In terms of accent, Dales dialect shares many features that are typical within Northern England, such as the pronunciation of words like face, goat and price as long monophthongs (with a single vowel sound rather than two combined). The vowel at the end of a word like happy is closer in many parts of the North of England to the ‘i’ sound of pin than to the ‘ee’ sound of pea. Words like foot and strut are pronounced with the same vowel sound, meaning that word pairs such as could/cud, look/luck and book/buck are homophones (words that have different meanings but sound the same). This is a result of changes to Middle English that occurred in the South of England but not the North.

Often commented on is the Yorkshire treatment of the definite article, the, commonly shortened to the ‘t sound only, as made famous by the Ilkley Moor Bar t’At song. This is known by linguists as ‘definite article reduction’ or D.A.R for short. Perhaps less noticeable, but just as widespread, is the strongly stressed vowel found in the first syllables of words like absorb, employment, continue, and computer. In terms of grammar, nouns describing units of height, weight, value or volume often do not have the plural marker s in Yorkshire: e.g. twenty gram, five pound, or two pint. This is common in many dialects.  Plurality is instead implied through context. An unusual grammatical feature often found in the Dales is the use of sen in reflexive pronouns, e.g. her sen meaning herself.

Stepping back in time

Historically, different parts of Yorkshire belonged to two separate Anglo-Saxon kingdoms: Mercia and Northumbria. Each was affected by the different dialects of their Germanic invaders in the fifth and sixth centuries. The linguistic legacy of this – a mini-dialect divide on either side of the River Wharfe – is living evidence of the effects that geography and politics can have on language.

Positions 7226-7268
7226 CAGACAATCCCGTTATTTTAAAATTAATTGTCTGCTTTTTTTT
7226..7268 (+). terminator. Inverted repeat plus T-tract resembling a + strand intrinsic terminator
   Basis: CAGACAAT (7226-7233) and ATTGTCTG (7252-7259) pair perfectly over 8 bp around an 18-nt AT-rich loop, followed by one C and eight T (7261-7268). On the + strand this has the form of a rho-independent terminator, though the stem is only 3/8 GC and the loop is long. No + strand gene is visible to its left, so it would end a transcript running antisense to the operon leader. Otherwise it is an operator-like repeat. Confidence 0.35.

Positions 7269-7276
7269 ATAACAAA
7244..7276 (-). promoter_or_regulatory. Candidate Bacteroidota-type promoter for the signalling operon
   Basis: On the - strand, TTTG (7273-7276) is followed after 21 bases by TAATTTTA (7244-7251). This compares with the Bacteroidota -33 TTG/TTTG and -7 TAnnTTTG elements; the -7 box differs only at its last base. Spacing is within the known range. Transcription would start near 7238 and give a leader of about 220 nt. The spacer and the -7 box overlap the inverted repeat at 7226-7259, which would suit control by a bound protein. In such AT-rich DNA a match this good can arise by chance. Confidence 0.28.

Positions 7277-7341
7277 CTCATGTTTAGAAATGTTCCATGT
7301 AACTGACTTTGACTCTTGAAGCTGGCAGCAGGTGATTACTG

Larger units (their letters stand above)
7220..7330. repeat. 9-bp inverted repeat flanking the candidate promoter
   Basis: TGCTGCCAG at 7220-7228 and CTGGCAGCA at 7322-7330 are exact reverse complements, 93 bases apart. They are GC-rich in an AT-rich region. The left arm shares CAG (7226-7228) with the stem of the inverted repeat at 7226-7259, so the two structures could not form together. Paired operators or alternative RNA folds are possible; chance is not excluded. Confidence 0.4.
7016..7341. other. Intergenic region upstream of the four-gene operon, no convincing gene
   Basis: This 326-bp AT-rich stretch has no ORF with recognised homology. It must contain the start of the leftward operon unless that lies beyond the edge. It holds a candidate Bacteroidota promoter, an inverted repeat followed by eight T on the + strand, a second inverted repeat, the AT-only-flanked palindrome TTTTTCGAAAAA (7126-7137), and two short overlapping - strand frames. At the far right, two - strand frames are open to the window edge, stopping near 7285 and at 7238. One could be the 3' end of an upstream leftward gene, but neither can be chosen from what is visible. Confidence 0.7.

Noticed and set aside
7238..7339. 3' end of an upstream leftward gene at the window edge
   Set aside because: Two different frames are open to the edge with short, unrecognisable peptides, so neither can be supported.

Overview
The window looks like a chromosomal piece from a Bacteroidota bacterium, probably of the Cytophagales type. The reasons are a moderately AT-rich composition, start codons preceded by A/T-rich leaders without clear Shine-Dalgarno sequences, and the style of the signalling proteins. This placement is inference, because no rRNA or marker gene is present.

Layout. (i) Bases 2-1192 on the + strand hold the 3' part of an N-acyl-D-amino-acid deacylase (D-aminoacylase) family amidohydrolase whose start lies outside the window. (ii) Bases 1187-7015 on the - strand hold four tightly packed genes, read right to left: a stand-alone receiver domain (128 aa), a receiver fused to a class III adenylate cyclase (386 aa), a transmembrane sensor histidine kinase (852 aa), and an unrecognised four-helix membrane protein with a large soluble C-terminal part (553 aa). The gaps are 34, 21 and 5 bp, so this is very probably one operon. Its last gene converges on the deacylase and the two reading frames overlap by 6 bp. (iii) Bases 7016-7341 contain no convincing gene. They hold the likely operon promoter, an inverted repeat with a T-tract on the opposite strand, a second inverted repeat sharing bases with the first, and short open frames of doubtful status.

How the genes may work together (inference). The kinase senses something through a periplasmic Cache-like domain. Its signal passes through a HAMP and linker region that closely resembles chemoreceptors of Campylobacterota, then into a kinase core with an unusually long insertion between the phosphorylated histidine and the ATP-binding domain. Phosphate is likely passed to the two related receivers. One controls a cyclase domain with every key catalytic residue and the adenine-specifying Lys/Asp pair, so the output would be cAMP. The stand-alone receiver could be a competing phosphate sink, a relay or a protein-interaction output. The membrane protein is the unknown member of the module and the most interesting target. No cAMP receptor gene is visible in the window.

Even within the Dales, ways of speaking vary from place to place. Fieldworkers for the Survey of English Dialects were actually able to distinguish between the dialects of individual villages! The Yorkshire Dales National Park, established in 1954, stretches across a large area of North Yorkshire, but also parts of neighbouring Lancashire and Cumbria. As this letter from a Survey of English Dialects fieldworker shows, dialects are not dictated by county boundaries. The dialect of Soulby in Cumbria (formerly Cumberland) is similar to Hawes in Yorkshire:

A building

17/11/54 (Ellis to Orton)

… I was very successful in Soulby. I had two men and one woman, and made a good tape recording. The dialect is very interesting since it sounds to me to be very like parts of Yorkshire around Hawes, which is not very far away. Many of the words are the ones used in Yorkshire rather than Cumberland …

Letter from Stanley Ellis to Professor Harold Orton, the co-founder of the Survey of English Dialects. Reproduced with the permission of Martin Ellis, Andrew Ellis and Hilary Templar.

A building

Dales Farmstead LAVC/PHO/P0179


Across the Dales, the effect of Viking invasions in the eighth and ninth centuries is also seen in the language. Dale itself comes from Old Norse, as do words for other features of the landscape like beck (a stream), fell (a hill or mountain) and hag (a patch of woodland on sloping ground). Farming words, too, reflect Scandinavian roots, such as laithe (a barn or building) and toft (a small farmstead).